But there’s more than bonding going on when we tickle. There’s learning too. It’s no coincidence that the parts of the body that are most ticklish are also the most vulnerable—the stomach, the throat and the groin region where the femoral artery lies. Best to learn early that when those areas get touched, you pull away or tuck in your chin. And best to make it a joy for parents to provide that lesson, if only to make sure that they teach it often and you learn it well. “This may explain why we lose our taste for being tickled as we get older7 says human ethologist Glenn Weisfeld of Wayne State University in Detroit. “By adulthood we’ve learned how to counter unwanted thrusts.


Laughter may protect us from not only predators but also disease. One of the reasons doctors prescribe exercise for their patients is that even light exertion can increase heart and respiration rate, oxygenate the system and reduce levels of stress hormones. As long ago as the 1980s, Berk began suspecting that a good burst of laughter might do the same.


In order to test his idea, he recruited 10 volunteers and drew three samples of their blood before they watched a one-hour cornedy video. He then took another sample every 10 minutes during the video and three more after. For comedy-club owners looking for ways to get the laughs rolling, mandatory blood tests might not be the best idea, but they served Berk well. Laughter, he found, indeed appeared to turn down the spigot on stress chemicals—cortisol, the primary stress hormone, most significantly.


In a follow-up study in 2001, he tracked two groups of cardiac patients for a year after a heart attack. One group was asked to watch 30 minutes of comedy a day as an adjunct to medical therapy; the other received the medical care alone. At the end of the year the laughing group had lower blood pressure, lower stress-hormone levels, fewer episodes of arrhyth-mia and, most important, fewer repeat heart attacks. “Laughter is a form of internal jogging:’ Berk says. “What a nice way to get the lungs to move and the blood to circulate.” Provine is dubious about health claims for laughter and suggests that perhaps it’s not the act of laughing that makes us better but the situations in which the laughter occurs. “If you’re laughing in the company of friends and family, maybe it’s [the presence of] those people that’s the important intervention,” he says .If that’s the case, laughter clubs can’t be far behind—and in fact they’re here already. Borrowing an idea from Indian physician Madan Kataria, the famed Laughing Yogi, Ohio-based psychologist and motiva tional speaker Steve Wilson has launched a therapeutic-laughter group and website (worldlaughtertour.com ), offering training for what he calls Certified Laughter Leaders—masters of mirth who establish clubs in hospitals and nursing homes to bring patients together and get them laughing.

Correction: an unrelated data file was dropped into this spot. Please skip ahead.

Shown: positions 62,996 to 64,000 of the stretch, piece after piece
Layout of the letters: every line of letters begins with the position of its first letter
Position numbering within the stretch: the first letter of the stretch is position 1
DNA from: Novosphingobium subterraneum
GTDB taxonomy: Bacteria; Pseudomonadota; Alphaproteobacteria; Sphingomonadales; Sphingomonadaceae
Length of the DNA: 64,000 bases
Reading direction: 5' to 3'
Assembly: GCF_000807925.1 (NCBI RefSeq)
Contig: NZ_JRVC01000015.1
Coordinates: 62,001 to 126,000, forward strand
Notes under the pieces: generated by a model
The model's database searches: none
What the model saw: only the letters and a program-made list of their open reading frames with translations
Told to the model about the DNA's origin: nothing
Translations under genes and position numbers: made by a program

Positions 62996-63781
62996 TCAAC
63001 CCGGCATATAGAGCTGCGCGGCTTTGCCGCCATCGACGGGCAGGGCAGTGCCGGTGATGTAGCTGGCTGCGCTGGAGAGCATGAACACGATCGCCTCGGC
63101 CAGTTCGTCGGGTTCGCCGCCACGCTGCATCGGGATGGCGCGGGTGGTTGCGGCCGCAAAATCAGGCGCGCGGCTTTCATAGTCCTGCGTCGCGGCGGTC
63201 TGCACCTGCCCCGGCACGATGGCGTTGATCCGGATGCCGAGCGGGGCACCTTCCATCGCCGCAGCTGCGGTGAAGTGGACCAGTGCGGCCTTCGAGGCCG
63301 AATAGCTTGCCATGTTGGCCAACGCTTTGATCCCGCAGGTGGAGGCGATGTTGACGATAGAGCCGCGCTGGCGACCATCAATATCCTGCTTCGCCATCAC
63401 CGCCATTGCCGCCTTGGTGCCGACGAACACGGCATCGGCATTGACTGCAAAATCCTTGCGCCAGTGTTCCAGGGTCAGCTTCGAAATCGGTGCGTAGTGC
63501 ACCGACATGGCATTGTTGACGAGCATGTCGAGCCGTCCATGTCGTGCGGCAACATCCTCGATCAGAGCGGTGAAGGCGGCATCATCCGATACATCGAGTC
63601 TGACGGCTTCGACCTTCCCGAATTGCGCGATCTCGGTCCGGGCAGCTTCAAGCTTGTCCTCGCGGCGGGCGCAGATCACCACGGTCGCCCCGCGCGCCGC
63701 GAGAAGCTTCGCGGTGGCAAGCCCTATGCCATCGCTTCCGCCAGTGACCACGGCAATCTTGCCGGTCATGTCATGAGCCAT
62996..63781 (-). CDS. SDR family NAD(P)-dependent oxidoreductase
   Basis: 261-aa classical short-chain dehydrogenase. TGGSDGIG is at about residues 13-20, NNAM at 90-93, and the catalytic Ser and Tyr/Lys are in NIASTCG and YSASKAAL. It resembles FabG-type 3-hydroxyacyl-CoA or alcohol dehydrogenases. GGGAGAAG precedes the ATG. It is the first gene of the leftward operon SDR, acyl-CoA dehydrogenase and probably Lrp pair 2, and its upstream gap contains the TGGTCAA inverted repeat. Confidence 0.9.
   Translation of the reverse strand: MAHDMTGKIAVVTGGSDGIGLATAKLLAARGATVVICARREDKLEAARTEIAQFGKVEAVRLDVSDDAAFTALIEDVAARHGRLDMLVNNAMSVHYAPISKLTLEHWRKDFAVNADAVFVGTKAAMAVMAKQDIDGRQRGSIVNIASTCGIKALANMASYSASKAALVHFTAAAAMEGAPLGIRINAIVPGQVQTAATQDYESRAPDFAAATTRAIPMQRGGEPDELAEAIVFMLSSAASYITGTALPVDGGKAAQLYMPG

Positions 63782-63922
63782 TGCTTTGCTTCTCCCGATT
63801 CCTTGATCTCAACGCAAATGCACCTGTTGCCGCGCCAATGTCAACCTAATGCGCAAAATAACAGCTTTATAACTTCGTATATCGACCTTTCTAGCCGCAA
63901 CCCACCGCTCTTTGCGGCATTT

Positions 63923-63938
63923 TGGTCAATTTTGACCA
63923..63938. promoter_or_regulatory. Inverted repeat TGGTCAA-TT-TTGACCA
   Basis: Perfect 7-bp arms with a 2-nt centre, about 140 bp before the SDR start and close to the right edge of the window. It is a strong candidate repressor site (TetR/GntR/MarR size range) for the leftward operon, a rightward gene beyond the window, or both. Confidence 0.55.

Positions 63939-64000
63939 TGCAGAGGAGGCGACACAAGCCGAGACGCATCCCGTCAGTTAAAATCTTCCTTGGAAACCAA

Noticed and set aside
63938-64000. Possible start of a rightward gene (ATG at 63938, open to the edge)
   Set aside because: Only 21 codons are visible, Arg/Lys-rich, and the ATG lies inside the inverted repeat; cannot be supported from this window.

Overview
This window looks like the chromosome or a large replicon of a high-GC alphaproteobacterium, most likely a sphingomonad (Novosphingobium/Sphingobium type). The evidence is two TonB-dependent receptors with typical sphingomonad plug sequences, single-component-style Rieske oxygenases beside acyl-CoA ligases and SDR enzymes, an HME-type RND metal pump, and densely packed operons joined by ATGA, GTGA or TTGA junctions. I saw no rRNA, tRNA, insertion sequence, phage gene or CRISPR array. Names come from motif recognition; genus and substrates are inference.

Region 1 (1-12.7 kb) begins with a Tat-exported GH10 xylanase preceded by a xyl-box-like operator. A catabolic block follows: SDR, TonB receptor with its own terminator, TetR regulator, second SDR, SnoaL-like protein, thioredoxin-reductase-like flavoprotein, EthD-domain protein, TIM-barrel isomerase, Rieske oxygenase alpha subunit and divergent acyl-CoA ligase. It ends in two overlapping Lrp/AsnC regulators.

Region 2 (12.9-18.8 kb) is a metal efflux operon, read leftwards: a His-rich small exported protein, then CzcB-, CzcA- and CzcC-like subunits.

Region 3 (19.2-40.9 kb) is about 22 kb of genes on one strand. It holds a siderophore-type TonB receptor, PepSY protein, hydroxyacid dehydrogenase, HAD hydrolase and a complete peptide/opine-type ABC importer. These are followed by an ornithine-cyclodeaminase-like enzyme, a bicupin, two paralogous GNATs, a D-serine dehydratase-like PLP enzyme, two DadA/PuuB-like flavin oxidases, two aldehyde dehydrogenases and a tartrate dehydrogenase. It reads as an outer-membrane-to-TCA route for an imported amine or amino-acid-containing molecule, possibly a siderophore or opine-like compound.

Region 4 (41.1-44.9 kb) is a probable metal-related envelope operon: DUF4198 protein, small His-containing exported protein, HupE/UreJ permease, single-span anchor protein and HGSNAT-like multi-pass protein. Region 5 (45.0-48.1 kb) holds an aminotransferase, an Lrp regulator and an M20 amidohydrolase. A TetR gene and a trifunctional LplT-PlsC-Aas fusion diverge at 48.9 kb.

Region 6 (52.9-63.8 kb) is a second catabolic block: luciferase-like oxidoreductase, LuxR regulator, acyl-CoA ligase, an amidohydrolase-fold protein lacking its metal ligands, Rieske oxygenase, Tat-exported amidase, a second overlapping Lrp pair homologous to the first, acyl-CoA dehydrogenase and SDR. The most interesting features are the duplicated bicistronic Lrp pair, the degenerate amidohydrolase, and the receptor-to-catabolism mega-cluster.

One of the first laughter clubs in the U.S. got started at the Bethany Nursing Home in Canton, Ohio, in 1999. Since then, Wilson estimates, 1,000 Laughter Leaders have been certified and have fanned out to make merry around the country. “The patients all just get together and laugh,” he says. “It’s a way of blowing off steam and discharging tension.”


That, of course, can be said of almost all laughter. Something that can help you not only relax but also connect with a friend, bond with a baby and even get over what ails you is clearly one of nature’s brightest little brainstorms and not, after all, one of its little jokes.

                                                                        —With reporting by:

Carolina Miranda and

Sora Song/New York